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Work ethics in Poland vs US


polishcanuck 7 | 462  
23 May 2009 /  #61
a degree or skills don't guarantee a job here either. it helps but that's it.

True, luck and/or entrepreneurialship (among other things) can be at least as equally important. But i'm talking about the poles described by the 1st two posters of this thread. They clearly don't have these 2 traits nor do they have any skills/education and are forced to work in packaging/assembly (and complain).
kitty_the_kat - | 30  
14 Jul 2009 /  #62
Is it true, that in USA employee has only 10 days of paid leave ? If so, how do you cope with that?

10 days if you're lucky. The US is one of the only developed countries that doesn't mandate paid vacations or holidays. And according to a study by the Center for Economic and Policy Research found that a full 25% of Americans don't get any paid vacations or holidays whatsoever. I know I certainly don't get any paid days-off. =P And quite frankly, I find your 26 unimaginable. ;)

cepr.net/index.php?option=com_content&task=view&id=1184&Itemid=8
OP krysia 23 | 3,057  
14 Jul 2009 /  #63
My first few years at a federal job I got a whole week off in a year! Woohoo.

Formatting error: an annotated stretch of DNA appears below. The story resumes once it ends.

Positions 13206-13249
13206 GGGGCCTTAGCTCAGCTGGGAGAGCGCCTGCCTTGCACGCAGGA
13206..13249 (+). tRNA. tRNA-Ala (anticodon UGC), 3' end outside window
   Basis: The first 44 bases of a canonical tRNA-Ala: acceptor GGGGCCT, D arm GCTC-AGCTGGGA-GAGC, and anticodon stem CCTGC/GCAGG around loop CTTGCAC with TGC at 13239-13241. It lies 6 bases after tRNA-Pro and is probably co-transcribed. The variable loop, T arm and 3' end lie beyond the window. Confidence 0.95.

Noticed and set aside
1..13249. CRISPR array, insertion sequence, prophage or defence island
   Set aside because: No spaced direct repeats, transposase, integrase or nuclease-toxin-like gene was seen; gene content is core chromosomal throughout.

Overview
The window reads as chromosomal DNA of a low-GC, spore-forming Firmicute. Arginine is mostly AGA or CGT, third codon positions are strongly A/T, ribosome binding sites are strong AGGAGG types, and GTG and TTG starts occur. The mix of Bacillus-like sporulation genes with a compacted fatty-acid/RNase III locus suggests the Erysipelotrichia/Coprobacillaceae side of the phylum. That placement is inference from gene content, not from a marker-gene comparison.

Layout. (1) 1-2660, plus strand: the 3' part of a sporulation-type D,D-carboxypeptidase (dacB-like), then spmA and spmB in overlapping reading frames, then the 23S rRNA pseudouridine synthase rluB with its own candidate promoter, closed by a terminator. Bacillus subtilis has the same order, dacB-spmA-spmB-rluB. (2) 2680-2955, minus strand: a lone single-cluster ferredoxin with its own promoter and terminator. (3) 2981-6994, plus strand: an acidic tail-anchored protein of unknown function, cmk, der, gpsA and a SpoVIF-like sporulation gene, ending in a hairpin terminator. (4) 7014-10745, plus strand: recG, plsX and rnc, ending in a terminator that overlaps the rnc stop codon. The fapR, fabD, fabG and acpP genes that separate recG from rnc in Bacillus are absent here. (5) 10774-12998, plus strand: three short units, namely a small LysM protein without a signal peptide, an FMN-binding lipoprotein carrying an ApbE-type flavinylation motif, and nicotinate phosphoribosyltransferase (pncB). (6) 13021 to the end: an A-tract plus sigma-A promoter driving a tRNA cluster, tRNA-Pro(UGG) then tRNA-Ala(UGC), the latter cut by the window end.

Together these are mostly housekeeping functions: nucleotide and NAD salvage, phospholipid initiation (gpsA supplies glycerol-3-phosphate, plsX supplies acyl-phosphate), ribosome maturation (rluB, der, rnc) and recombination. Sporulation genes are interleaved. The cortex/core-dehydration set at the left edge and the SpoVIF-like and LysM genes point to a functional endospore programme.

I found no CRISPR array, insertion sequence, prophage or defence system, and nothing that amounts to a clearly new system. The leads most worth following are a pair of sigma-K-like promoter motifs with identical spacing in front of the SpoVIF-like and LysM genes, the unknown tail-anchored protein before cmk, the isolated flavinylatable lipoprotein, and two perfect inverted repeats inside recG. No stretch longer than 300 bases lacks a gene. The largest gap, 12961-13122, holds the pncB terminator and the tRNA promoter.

Few years later I got 2 weeks.
It depends who you work for, I also had sick leave but some jobs don't offer that. And when a baby is born you can get up to 6 weeks off, where in Poland you can have a year of maternity leave.
beckski 12 | 1,617  
14 Jul 2009 /  #64
It depends who you work for

I also work for the government. Yearly I get 13 paid holidays, plus sick & vacation pay, along with overtime pay up the yang yang!
mbiernat 3 | 107  
14 Jul 2009 /  #65
You can not get rich working that hard in the States as people are. Its stupid to work that hard I think unless your family is starving.

Poles are very hard working its just that they generally live a more balanced life.
Seanus 15 | 19,706  
14 Jul 2009 /  #66
Sometimes you are only as hard working as your company contracts you to be. Hard working, under a more modernistic interpretation, often involves working 2 or 3 jobs. It depends on the nature and the needs of the company. In Japan, it tends to be that you will climb the ladder in a more progressive fashion and not jump around as Westerners tend to. We switch careers much more than they do. So, the cultural dimension counts in a huge way.

If I could make a salient point, it's that Poles (in the main) have to work harder as they have Western prices but generally lower salaries. Americans can afford nest eggs but many here can't.

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